This week saw one of the first examples of significant engagement by UK politicians in determining the future of regulation for immersive technologies.
Innovators in the public sector are already beginning to use drones to enhance the capabilities and efficiency of public services, but there is still a great deal of untapped potential.
TechCrunch estimates the immersive tech industry will be worth $108 billion in 2021. Citi estimate $569 billion by 2025. But despite these staggering projections, many people’s understanding of the technologies fails to extend beyond the viral sensation of Pokemon Go.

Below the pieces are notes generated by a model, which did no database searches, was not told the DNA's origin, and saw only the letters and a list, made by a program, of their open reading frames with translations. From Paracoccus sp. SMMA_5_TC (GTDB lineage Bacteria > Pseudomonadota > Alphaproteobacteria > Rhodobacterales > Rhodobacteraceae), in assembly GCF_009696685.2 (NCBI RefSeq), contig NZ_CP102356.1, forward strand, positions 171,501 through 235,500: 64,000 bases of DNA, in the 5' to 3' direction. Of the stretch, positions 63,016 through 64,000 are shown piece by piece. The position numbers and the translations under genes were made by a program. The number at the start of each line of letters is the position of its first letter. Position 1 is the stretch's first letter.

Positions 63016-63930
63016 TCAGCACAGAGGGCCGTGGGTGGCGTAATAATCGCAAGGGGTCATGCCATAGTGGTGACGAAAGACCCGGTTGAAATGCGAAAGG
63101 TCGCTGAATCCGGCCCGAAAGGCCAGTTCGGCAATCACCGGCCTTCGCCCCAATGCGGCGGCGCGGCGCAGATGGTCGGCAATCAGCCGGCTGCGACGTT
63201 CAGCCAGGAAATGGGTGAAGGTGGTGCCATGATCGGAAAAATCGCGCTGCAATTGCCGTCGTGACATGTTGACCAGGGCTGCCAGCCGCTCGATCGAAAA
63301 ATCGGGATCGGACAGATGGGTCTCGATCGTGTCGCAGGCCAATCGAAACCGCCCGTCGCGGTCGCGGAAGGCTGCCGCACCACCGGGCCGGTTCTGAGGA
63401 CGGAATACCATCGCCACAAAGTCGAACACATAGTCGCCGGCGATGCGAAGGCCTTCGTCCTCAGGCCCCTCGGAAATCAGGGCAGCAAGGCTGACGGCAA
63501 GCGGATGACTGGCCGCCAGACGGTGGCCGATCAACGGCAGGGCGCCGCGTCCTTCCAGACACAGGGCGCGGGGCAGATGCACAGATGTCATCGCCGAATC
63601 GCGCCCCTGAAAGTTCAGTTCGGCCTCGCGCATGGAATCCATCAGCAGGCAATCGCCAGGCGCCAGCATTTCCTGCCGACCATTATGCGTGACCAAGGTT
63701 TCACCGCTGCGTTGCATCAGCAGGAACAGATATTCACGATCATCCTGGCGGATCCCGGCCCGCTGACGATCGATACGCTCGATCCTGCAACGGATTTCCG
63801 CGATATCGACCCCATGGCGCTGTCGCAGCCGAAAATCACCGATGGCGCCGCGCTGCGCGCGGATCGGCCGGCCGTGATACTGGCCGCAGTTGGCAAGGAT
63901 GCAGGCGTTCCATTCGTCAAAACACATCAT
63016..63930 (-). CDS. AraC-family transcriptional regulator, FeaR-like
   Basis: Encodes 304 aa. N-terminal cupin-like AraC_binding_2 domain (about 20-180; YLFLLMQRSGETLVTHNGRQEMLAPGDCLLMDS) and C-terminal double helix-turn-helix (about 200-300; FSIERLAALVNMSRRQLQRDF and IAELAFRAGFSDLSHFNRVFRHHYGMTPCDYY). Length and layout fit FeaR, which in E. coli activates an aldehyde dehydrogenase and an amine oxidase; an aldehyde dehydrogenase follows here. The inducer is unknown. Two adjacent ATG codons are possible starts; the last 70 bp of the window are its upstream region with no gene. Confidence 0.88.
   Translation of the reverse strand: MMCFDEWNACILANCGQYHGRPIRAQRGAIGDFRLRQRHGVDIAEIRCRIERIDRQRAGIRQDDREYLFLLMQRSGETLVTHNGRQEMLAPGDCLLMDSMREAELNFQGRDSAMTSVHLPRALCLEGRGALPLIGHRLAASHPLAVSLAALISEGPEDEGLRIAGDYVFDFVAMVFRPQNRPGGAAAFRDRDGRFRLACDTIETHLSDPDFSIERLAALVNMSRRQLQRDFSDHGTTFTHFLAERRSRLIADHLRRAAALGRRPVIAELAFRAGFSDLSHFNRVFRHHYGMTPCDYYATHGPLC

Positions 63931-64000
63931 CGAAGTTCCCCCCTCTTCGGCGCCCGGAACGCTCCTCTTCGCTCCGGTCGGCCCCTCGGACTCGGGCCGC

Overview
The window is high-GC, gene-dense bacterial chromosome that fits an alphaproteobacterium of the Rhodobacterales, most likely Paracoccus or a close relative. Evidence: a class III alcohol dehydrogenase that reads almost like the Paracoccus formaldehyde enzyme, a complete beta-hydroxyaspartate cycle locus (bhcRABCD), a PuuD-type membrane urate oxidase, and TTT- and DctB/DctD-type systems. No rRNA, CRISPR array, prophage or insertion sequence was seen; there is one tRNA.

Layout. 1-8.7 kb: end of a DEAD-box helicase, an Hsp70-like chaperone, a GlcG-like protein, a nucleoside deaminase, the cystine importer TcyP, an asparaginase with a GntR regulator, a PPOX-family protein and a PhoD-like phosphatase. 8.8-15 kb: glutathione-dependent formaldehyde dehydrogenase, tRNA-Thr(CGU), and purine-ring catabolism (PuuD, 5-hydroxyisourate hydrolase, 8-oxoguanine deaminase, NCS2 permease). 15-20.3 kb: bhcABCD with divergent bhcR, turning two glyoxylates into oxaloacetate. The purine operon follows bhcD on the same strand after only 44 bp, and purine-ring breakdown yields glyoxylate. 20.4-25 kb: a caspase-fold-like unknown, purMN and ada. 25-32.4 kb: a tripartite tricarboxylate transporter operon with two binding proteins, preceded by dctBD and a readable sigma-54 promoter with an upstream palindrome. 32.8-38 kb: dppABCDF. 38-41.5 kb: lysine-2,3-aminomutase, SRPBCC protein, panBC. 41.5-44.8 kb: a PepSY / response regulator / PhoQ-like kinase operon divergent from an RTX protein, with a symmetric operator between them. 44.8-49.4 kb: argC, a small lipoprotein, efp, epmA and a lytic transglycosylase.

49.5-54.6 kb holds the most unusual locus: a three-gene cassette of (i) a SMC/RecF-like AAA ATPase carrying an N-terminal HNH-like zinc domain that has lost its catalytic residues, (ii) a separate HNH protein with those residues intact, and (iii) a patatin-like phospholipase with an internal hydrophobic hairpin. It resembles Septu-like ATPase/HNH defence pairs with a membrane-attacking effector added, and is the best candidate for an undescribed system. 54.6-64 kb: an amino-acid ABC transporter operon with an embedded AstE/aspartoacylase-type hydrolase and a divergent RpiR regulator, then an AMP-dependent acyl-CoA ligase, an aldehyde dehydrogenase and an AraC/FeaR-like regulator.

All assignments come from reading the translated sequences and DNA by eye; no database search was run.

Jeremy Wright MP succeeds an unquestionably pro-technology Secretary of State for Digital, but his lack of previous interest in the sector may actually be a good thing for the tech industry.
In a modern world that is churning out technological innovations in sectors that did not even exist 20 years ago, many people will have common conceptions of what constitutes ‘disruptive technology’: the rise of robots, smart cities and self-driving cars. And yet, equally disruptive are the technologies that are developing within sectors that have prospered for centuries.